Joe searched for an estimated two hours and twenty minutes. Considering the hazard of the continuing snowfall, potentially reloading of the slope, and the large overhanging cornices that he was required to search under inside the crevasse, this was an appropriate amount of time. Statistics compiled from thousands of avalanche accidents tell us that even during shallow burials, it is rare to find the victim alive after one hour.
Decision Making/Human Factor. In 95 percent of avalanche accidents, the victim or someone in the victim’s party triggers the avalanche. In other words, the main cause of backcountry avalanche accidents is flawed decision making. Analyzing post-fatality decisions involves a certain amount of speculation. No one can know for certain the decision-making process that Johnny employed. Also, while retrospective judgments are easy to make, it is important to maintain a sense of humility. No one can predict with certainty how he or she might perform in a given situation, as many experts will attest. Even extensive experience and/or expertise do not provide absolute protection.
Based on the findings, it appears that the instability of the slope was underestimated, and the severity of the consequences was either not recognized or was underestimated. These judgments, particularly the latter, were the greatest contributory factors in this incident. Given the statement Johnny made immediately preceding the slide, it appears that he recognized the potential for an avalanche. However, he continued, either believing the snow would not avalanche, or that he would somehow be able to survive a slide.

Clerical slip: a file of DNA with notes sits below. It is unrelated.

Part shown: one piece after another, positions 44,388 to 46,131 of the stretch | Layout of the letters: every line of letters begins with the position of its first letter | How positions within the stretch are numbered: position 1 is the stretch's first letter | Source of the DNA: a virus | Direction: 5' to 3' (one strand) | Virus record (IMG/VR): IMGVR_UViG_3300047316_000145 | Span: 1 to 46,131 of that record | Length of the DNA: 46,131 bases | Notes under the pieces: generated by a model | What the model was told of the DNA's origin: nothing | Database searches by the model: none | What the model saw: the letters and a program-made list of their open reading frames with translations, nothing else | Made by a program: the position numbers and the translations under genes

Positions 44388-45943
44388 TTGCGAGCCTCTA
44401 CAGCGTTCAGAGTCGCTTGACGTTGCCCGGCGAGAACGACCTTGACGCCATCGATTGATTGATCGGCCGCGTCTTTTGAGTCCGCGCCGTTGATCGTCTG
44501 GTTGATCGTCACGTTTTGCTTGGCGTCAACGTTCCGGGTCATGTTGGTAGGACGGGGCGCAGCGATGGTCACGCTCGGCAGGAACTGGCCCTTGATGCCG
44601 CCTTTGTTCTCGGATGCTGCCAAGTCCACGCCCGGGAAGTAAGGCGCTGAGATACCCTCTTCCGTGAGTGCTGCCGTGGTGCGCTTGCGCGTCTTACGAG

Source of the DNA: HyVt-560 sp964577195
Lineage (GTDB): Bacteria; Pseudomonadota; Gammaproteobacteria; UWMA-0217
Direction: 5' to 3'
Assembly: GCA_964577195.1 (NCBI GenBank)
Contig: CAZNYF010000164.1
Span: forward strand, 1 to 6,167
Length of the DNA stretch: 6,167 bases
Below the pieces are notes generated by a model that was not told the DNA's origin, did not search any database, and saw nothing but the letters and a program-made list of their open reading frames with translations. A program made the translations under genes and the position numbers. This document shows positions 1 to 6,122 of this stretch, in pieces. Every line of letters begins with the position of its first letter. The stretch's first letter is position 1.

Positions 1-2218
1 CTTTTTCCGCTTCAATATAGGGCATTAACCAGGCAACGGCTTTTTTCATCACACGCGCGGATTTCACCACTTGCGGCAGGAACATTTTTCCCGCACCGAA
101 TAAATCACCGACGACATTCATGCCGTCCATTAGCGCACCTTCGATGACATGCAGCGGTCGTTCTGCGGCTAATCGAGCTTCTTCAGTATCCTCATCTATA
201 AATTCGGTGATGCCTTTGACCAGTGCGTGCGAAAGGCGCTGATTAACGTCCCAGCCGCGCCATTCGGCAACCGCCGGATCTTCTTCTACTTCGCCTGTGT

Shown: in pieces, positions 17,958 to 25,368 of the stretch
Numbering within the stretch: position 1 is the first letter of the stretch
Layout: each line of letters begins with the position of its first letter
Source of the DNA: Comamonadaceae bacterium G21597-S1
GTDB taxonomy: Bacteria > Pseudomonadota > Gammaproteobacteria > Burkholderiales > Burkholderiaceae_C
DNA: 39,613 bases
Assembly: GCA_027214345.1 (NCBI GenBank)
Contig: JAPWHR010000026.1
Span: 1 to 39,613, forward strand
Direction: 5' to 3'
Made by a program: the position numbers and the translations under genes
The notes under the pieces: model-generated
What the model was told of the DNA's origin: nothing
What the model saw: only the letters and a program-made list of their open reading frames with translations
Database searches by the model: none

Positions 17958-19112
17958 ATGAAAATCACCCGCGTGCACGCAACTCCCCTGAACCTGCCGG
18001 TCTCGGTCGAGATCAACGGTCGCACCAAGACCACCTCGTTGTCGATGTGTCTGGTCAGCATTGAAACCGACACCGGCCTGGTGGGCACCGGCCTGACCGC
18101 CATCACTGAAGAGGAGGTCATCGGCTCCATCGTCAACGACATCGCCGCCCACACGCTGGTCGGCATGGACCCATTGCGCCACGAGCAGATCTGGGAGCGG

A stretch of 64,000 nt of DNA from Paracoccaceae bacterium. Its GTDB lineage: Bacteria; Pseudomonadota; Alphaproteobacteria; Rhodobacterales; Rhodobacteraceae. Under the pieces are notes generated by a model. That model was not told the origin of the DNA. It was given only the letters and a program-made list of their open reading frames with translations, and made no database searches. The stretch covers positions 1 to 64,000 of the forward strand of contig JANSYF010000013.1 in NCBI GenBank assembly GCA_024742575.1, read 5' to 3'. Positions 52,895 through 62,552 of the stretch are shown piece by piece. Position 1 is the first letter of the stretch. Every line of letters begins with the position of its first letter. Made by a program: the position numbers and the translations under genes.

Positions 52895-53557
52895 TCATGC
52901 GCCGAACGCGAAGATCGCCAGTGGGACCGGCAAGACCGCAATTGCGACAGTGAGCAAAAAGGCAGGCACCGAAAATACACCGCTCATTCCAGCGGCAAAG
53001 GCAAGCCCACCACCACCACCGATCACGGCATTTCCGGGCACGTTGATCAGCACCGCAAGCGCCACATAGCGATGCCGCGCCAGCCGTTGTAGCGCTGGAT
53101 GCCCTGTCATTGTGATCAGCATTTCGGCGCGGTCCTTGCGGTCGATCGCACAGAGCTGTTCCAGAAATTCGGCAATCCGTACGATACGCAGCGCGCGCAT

Neither Johnny nor Joe dug a pit to investigate the layering and bonding of the snowpack. This is understandable given that a pit site that could provide the necessary information regarding slab formation, stress concentration, and layer bonding was exposed to the very hazard they were attempting to avoid. Sometimes in mountaineering “digging a pit” increases one’s exposure-time to the hazard. For this situation, however, the clues could have been garnered from a recollection of the weather, an examination of the snowpack lower on the route, knowledge of the slope angles they were likely to encounter, and an understanding of how slabs are built at the bottom of cliffs.
Joe and Johnny had spent longer on the route than anticipated, and the shorter amount of time they had remaining may have affected their decision to push forward on that day rather than wait for better conditions. They did, however, have a plan of calling for a flight to pick them up if time got short, though this was not their preferred option.
The entire mitigation of the avalanche hazard had to be the avoidance of avalanche slopes. This was not accomplished. Micro route selection was poor. On the macro scale, the route left little room for variation. The nature and location of the crevasses pushed the route up under the cliffs and above the crevasses. The route up to the point of the open crevasse was acceptable, but once Johnny stepped above the crevasse, the situation changed completely. To avoid being placed between a hammer and an anvil, as it were, it was necessary to skirt along the sides and upper edge of the slab. The margins of the slab are identifiable by the serac on the left side, the bergschrund above, and the lower slope angles on the right side.